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Cancun WTO meet: Focus should be on greater market access
J Mehra | August 27, 2003 12:25 IST
The World Trade Organisation ministerial conference in Cancun will set the course the Indian economy has to pursue in the coming years.
The three unresolved issues -- which include the four-point Singapore issues (trade facilitation, transparency in government procurement, competition policy and investment), patents and compulsory licensing by countries without domestic manufacturing capacity and agriculture -- do not include manufacturing as such, but will have a far-reaching impact on a country's manufacturing sector.
Our negotiators, therefore, must not allow any elbowroom to Supachai Panitchpakdi, WTO director general and chairman of the negotiating group on market access.
The key element of the negotiations should be transparency. Practices such as too many meetings, delay in circulating documents, exchanging views in small groups and circulating papers without members approving the draft may lead to confusion.
Regarding market access in the non-farm sector, the developed countries are not likely to be affected by tariff reduction. The average basic duty for non-agricultural goods in the developed world is below 3 to 4 per cent.
But the developing countries must have the imperatives of protecting certain sectors such as small-scale industries.
The developed countries use safeguard measures such as anti-dumping to compensate their industry many times more than what is lost due to low tariff. The US did suggest at some stage to do away with all tariffs in industrial goods by 2015. For the industries in the developing countries, lacking in the resources and infrastructure, tariff remains the single-most important instrument.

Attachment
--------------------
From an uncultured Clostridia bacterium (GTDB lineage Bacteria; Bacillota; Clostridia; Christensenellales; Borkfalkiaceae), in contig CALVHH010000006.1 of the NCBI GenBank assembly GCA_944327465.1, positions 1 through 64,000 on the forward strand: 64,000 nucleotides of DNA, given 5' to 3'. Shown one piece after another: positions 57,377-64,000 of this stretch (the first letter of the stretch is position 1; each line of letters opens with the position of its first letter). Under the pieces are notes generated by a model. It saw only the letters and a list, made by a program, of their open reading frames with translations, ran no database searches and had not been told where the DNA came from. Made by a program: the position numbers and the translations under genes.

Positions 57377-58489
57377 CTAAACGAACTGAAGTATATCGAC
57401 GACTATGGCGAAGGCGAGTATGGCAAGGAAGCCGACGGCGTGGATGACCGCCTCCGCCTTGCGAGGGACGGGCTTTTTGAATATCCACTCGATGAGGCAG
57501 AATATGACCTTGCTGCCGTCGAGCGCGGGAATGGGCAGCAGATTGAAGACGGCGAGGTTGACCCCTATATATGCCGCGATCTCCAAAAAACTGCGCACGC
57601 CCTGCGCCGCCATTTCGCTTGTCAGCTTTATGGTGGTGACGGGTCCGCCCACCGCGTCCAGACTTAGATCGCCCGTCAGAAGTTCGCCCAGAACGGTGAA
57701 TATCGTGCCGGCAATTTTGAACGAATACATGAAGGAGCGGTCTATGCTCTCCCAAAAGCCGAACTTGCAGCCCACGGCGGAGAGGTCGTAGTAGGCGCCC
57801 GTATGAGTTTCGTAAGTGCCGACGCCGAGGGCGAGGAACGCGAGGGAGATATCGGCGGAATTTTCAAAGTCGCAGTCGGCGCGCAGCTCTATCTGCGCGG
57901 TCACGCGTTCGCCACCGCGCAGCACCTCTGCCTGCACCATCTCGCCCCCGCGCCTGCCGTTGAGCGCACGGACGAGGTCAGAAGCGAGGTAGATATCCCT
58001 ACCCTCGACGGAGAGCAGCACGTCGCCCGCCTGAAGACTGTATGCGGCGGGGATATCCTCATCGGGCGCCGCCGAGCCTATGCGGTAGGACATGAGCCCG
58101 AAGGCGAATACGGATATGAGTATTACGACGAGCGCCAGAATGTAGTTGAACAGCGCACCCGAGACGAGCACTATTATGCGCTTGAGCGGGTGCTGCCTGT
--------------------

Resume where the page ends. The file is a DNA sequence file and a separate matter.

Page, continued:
On the issue of applying zero-duty on seven items, the point to note is that the developed countries have the major share in these items and will benefit the most. For the developing nations, the cut should be made voluntary. One cannot apply the same yardstick on countries at different levels of the economic spectrum.
Another crucial factor in the negotiations will be the benchmark to be used for the reduction in tariff. The impact will be varied depending on whether the reduction is benchmarked against the bound rate or the applied rate.
In India, the applied rate is much lower than the bound rate. This gives the economy a flexibility to come to the aid of domestic industry. It is now time to insist on a linear cut on the bound rate instead of going in for some fancy formula.
As regards to Indian steel industry, it is caught between the proposed OECD (Organisation for Economic Co-operation and Development) steel subsidies agreement on one side and the use of trade remedies by our partners on the other. Critical markets like China and EU are regulated through tariff rate quotas.
Indian industry has somewhat recovered from the worst days ever seen in the last 10 years. A reduction in the bound rate on steel products now will hit the industry hard even before it completely recovers from the shock of the late 1990s.
There should not be any further cut from the current bound rates for Indian steel sector at least for 5 years. This will give the industry time to fully recover from the worst-ever recession.
The most fundamental concern for industry in the developing countries is how the proposed market access negotiations will address the trade distorting practices, especially in the steel sector.The negotiators from India and developing countries should agree to further concessions only when other members of the WTO agree on reducing non-tariff barriers and tightening the misuse of trade remedies like anti-dumping.